SiTime announces sampling of MEMS oscillators

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April 10, 2006 — By his own admission, MEMS industry veteran Kurt Petersen didn’t think MEMS resonators were a viable commercial product. For starters, moisture would eventually creep into the packaging, undermining performance. And to make matters worse, the packaging itself would make it difficult if not impossible to compete in a price-driven market.

“I think I built some of the first MEMS resonators in the 1970s,” Petersen said. “I never thought they would be competitive with quartz.”

But that was then. This is now. And in the interim Petersen has been working with the crew at SiTime Corp., a company he founded to commercialize the technology after another industry veteran, Joe Brown, introduced him to some innovative processing and packaging techniques. Today SiTime announced it is sampling its SiT1xxx-series and SiT8002 MEMS oscillator families. The tiny oscillators generate frequencies between 1 to 125 MHz.

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The initial product families use QFN-type packages within which are a CMOS driver IC and a MEMS resonator. The complete oscillator product measures 2 x 2.5 x 0.85 mm.

The company says they are are intended to compete with quartz oscillators in electronic products like digital still cameras, portable media players and notebook computers. Although they offer distinct advantages over quartz — they are significantly smaller, the devices are tunable, and the company claims a variety of performance improvements, such as less susceptibility to shock and vibration — what ultimately makes them competitive with quartz is price.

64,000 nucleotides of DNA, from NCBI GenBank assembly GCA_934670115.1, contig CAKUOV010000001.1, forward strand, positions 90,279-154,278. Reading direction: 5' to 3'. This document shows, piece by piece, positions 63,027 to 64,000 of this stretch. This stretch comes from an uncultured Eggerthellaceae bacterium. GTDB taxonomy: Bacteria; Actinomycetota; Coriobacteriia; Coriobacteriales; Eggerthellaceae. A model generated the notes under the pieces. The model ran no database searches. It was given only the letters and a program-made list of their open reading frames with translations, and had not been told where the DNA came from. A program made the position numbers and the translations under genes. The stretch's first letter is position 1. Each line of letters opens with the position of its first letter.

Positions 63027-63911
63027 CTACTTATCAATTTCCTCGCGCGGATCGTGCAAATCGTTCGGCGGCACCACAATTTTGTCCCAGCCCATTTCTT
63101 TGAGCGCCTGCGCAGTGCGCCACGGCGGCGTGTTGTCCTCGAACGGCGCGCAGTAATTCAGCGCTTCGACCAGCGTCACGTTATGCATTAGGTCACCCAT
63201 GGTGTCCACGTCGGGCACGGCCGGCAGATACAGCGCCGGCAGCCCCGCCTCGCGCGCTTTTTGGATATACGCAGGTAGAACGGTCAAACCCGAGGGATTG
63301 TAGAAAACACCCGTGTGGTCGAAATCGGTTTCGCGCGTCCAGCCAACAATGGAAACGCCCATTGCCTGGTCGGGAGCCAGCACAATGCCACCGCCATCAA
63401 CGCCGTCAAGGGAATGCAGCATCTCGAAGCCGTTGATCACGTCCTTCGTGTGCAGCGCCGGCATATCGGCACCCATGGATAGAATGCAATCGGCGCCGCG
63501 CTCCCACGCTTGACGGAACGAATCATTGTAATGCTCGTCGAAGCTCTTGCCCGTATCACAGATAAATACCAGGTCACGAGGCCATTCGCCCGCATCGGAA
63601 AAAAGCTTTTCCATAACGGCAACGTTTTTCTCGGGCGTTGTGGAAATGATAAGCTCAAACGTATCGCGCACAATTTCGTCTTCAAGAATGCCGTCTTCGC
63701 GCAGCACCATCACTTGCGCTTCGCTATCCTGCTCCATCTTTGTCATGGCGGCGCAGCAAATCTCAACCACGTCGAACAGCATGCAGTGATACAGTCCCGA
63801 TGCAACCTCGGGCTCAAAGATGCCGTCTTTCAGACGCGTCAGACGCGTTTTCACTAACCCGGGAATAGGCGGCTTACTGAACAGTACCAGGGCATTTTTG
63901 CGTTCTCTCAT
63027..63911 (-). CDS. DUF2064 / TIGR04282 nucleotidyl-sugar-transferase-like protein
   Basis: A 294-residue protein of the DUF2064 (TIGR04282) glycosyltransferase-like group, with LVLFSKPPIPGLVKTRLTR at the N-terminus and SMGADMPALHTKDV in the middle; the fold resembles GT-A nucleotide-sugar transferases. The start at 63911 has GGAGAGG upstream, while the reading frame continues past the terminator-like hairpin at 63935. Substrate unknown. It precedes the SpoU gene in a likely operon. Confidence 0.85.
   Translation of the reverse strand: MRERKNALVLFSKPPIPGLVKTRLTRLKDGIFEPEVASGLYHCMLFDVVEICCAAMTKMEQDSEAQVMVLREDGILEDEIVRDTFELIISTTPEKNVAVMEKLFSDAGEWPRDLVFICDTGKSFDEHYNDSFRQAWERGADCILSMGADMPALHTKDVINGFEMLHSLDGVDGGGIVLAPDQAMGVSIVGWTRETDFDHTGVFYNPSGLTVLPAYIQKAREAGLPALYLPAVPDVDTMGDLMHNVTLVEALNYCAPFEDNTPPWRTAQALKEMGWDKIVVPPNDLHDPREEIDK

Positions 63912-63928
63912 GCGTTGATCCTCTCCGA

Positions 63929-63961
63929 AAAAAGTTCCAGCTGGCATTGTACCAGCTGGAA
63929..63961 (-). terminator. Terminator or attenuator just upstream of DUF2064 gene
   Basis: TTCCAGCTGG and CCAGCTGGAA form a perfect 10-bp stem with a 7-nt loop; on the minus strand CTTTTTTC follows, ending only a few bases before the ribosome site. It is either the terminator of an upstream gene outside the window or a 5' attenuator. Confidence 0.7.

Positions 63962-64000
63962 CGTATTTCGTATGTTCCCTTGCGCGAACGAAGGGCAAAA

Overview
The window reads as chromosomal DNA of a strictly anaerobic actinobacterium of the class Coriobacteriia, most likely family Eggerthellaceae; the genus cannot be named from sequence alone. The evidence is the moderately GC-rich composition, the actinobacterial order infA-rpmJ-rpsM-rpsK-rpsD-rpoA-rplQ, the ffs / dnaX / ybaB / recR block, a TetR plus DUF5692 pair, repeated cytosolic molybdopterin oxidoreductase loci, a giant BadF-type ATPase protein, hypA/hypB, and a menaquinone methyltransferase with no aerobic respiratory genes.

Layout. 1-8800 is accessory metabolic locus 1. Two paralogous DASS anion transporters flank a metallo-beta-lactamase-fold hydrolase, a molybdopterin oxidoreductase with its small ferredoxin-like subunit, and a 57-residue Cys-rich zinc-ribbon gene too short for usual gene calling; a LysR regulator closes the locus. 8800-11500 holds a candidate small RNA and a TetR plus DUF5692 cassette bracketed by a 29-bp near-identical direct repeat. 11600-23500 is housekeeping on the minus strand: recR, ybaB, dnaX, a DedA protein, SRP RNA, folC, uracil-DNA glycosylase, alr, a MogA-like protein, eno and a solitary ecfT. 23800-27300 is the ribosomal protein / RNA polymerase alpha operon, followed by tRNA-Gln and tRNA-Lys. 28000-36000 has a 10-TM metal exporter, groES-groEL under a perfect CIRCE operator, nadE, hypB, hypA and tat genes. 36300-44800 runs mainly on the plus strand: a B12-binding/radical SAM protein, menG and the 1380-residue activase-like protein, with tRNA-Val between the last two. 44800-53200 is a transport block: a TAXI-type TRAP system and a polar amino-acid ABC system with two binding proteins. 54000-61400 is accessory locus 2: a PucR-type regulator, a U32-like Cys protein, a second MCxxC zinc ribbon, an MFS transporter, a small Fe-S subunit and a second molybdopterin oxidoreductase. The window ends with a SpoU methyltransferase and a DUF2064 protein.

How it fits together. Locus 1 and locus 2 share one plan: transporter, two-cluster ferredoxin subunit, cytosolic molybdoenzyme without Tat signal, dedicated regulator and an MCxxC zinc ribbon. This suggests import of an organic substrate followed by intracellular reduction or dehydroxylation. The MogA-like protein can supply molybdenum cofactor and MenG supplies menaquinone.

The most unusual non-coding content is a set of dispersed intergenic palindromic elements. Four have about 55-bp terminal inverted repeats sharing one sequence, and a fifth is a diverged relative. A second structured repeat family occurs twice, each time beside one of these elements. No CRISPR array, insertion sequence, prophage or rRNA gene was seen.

This was achieved not so much by MEMS engineering as by an innovative approach to packaging in what SiTime calls its “MEMS First” process.

“One of the things you worry about is if you have MEMS on top (of a wafer) you can’t seal it at a high enough temperature to keep the moisture out,” Petersen said. “We encapsulate and anneal at 1,000 degrees Celsius.”

Rather than build the MEMS structures on top of a fully processed silicon wafer and then cover them with caps or some other type of package, SiTime builds its resonators on top of an SOI (silicon on insulator) wafer and covers them with an epitaxial layer of silicon — the net result being that the MEMS structures are within the wafer. And the wafer itself is the de facto package.

The ability to seal them at high heat creates a more effective barrier to moisture but it also offers other advantages. For example, the resulting wafer, with its MEMS structured buried inside, can then go through CMOS processing for a fully integrated MEMS and CMOS on a single chip for applications where a very low profile would be required. (The current samples are two-chip solutions because the amount of wafer real estate required for the CMOS and the MEMS are not equal, hence it’s cheaper to process two wafers.)

The company says its innovative packaging solution is one of the reasons it can compete with quartz on price. Another reason is that the MEMS chips are digital components and don’t require the signal conditioning chips required by traditional quartz oscillators, which eliminates additional cost. The company says using its oscillators is merely a matter of swapping out quartz for MEMS in a design since it has made the oscillators to fit within existing specs for quartz.

Finally, say company executives, the ability to provide smaller oscillators could be a boon to makers of cell phones and other portable electronic devices like digital music players or even such mundane things as the key fobs used to lock and unlock cars.

The MEMS First processing technology is licensed from Bosch, where it was originally developed. SiTime holds a license for using the process to make oscillator products, while Bosch retains rights for other uses. Bosch is a leading maker of MEMS products such as gyros, accelerometers and other types of sensors.

The company claims it can currently compete with about 80 percent of the traditional quartz market, though some applications aren’t yet viable. For example, Petersen acknowledged that the company’s technology cannot yet compete with the highest end of the quartz oscillator market, specifically those that are used as signal references in cellular telephones (though there are plenty of other uses in phones). But, he said, it’s only a matter of time.


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